|A "free hand" time lapse of the creation of the Richmond eclipse banana by|
my dear friend and colleague, Jeremy Cannada. This photo was captured
on Monday in Richmond, Virginia between 1:30 p.m.-2:45 p.m. EDT.
“I will display wonders in the sky and on the earth…” Joel 2
I tried to be the cool kid this past Monday—you know, the dude who wasn’t going to be impressed by the eclipse.
I mean, come on. I saw one in ’92. Chances are, I’ll see one again in 2024 when I’ll be 39.
Also, the Lincoln area would only see a 90% eclipse… not even the full thing. So what was the point?
I had better things to do. Really, I tried to be the cool kid….
But I failed. I failed miserably.
About 1:00 p.m. I got a text from a friend asking me if I was outside. Trusting her judgment, I went home, pulled the shades down in all the rooms (so the pups wouldn’t look into the sun) and went out to my patio.
Initially, I was a bit disappointed because the storm clouds were rolling in, preventing clear skies, and blocking a clear viewing of our partial eclipse.
As I stood texting my friend back, with my head bowed down to the glow of the phone, I felt it:
I felt the world go still.
I heard the birds go silent.
I watched my shadow disappear.
It became something… special.
As the moon sashayed in front of the sun for but a couple hundred seconds, I felt small. There was something happening that no one can control. We were all part of something greater—much greater—than any of us. The universe danced and played this past Monday, and we were fortunate to watch.
Standing in the stillness and silence, I couldn’t help but think of our ancestors in faith and what such an event must have meant to them. Was this pause in time and sound what Moses experienced as he stood before the burning bush or on the mountain receiving the Torah? When Elijah was in the cave did he feel the same awe and wonder I experienced while the eclipse was at its peak? Could have an event like an eclipse been what inspired the psalmist to write prose about the splendor of creation and the profundity of our being?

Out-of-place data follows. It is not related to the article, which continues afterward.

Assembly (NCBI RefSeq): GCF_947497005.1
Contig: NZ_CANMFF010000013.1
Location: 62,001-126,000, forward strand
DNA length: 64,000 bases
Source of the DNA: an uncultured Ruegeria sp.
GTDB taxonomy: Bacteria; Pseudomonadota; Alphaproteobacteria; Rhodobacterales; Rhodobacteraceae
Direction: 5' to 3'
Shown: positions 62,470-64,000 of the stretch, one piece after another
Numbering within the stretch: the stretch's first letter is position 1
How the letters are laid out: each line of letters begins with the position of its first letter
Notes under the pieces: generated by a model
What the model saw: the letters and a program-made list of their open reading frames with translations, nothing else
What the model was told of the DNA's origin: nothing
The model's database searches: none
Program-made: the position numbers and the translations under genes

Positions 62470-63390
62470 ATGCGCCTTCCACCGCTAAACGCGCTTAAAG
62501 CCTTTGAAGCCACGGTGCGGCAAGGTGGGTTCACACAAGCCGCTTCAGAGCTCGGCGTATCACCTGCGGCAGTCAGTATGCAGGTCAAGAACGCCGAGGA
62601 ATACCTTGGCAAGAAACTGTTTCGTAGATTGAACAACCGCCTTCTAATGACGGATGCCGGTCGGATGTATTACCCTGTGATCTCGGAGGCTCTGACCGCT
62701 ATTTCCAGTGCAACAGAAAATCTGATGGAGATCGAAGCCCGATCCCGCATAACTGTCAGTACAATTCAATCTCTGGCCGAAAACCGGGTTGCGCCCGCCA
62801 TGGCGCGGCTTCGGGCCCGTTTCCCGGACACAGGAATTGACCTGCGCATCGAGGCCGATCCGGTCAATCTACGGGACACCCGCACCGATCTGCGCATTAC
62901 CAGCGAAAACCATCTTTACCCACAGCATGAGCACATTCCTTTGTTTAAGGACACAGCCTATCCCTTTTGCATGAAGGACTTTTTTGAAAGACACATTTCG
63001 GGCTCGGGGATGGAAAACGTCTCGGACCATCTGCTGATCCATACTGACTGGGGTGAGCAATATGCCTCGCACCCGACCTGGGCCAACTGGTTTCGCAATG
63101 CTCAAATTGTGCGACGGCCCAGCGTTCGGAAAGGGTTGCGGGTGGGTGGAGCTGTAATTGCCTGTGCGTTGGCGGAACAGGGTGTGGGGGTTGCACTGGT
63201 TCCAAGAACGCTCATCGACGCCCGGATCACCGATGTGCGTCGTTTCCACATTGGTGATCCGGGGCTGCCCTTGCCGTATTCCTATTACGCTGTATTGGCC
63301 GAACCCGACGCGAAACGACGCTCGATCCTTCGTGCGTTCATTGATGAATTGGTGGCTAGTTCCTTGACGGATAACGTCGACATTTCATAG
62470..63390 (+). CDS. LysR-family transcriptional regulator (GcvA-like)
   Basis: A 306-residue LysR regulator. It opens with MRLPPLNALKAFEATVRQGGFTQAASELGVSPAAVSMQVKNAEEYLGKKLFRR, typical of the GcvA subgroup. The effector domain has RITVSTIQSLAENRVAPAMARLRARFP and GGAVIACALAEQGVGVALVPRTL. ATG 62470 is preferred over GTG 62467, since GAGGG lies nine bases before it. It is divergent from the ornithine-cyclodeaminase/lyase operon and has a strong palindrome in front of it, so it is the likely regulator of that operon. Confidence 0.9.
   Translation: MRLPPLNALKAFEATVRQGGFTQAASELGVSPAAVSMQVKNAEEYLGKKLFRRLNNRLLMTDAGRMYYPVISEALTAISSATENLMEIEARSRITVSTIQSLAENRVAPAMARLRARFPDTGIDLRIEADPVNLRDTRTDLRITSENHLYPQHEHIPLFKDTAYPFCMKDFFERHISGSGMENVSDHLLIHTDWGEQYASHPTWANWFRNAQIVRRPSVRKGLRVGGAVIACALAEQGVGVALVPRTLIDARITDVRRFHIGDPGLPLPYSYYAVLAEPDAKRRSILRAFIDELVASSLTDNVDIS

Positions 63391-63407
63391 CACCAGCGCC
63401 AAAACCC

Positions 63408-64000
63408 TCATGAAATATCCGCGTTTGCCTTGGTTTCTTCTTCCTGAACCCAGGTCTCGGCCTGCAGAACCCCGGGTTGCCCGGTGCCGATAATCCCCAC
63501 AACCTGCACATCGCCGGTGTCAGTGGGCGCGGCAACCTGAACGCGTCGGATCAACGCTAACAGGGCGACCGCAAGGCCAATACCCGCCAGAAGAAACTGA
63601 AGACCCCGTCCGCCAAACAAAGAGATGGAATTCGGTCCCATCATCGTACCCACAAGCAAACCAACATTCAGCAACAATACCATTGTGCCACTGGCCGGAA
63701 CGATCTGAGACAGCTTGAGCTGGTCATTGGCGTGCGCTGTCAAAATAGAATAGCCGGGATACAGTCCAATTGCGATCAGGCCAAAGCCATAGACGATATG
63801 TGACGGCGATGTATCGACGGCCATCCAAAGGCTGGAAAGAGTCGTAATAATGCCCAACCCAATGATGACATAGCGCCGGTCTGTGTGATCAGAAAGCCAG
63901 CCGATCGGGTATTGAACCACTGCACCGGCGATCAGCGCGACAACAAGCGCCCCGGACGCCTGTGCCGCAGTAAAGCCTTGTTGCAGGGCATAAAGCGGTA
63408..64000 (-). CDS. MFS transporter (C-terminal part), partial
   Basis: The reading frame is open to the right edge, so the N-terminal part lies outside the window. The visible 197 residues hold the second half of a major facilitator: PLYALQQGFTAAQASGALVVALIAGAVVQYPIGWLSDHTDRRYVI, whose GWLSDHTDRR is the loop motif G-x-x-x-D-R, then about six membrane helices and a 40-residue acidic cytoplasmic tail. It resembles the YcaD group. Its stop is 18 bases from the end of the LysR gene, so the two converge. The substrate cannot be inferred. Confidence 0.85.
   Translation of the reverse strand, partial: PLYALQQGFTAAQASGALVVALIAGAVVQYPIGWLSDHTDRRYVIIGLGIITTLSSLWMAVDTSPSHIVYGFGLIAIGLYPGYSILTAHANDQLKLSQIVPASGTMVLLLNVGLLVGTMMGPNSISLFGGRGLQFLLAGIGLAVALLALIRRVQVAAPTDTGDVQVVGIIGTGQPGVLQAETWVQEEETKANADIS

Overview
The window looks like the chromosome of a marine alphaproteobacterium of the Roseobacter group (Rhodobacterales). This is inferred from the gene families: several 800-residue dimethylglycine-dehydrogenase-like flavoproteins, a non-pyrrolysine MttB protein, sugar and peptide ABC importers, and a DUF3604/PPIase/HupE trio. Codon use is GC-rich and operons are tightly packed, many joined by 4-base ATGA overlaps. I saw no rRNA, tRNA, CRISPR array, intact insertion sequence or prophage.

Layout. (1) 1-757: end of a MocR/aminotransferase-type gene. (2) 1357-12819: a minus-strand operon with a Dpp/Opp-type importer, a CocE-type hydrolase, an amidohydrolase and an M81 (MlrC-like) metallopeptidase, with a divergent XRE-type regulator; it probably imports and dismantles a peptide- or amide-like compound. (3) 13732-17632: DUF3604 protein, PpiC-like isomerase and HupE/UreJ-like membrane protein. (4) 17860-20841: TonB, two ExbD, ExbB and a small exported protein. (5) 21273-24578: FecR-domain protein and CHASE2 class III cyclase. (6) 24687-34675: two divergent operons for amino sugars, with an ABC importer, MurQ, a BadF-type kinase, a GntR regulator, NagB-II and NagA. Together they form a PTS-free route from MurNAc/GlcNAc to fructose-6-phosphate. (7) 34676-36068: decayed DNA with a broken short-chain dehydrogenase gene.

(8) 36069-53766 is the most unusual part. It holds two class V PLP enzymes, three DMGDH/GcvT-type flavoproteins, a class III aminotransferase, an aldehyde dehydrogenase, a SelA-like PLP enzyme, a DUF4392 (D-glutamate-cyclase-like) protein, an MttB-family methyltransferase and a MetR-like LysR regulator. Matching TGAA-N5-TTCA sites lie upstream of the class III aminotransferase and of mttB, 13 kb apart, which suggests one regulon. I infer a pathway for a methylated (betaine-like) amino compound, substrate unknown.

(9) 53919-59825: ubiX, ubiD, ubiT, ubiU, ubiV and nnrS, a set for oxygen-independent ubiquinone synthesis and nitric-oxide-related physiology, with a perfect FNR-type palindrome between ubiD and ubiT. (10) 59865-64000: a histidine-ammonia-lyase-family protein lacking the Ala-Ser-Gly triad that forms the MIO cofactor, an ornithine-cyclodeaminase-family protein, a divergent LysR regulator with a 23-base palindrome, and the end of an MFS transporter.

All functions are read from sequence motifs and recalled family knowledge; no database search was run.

I can’t speak for them, but I will speak to my own experience; I cried. As I watched the shadow disappear, it felt as though a oneness between myself and the world was born. At that very moment, as I stood alone in the confines of my home, gone was the false self, and for an instant of my life, my only awareness was the existence with which God gifted me—myself.
If I have lost you with the talk of false self versus true self, I apologize. What I intend to communicate is this: in that moment of total eclipse, my heart felt the totality of God’s love. As I witnessed the universe move at its own speed, there was an assurance warming my heart and a promise shading my despair. In all of this, the Creator of the Universe, the one in whose image and likeness I am created, was, is and shall be a part of it all.
So no, I didn’t actually “see” the eclipse because
1. I didn’t have the sunglasses and chose to listen to the expert advice that suggested not looking up without them, and
2. There are times when we can’t see God… but can only feel Her.
It has been my experience that the times when I’m most reluctant to welcome something greater than myself, that’s when I most needed God’s presence… like on Monday, when I wasn’t going to sing that annoying “Total Eclipse of the Heart” song, nor was I going to write a blog post about the imaginative nature of the Divine Dance.
But here I am. I’m still contemplating the absence of light in the middle of the day—an event that had geese flying in circles, wolves howling at noon, and many of us pondering the vast mystery of the universe…and our faith.
So though I wasn’t being kitschy by singing Bonnie Tyler’s hit, another song did come to mind, and it is a childhood classic:
God’s got the whole world, in Her hands.
She’s got the whole wide world, in Her hands.
And this, friends… this is our invitation to forget any vain cares and enter into our own hearts, which God has set aside to be God’s paradise and our own. God’s not only got the whole world (or sun, or moon, or stars, or space…) in His hands, but he also has you.
Rest in that celestial good news, trusting the Divine Dance will continue to woo creation—and us—into being!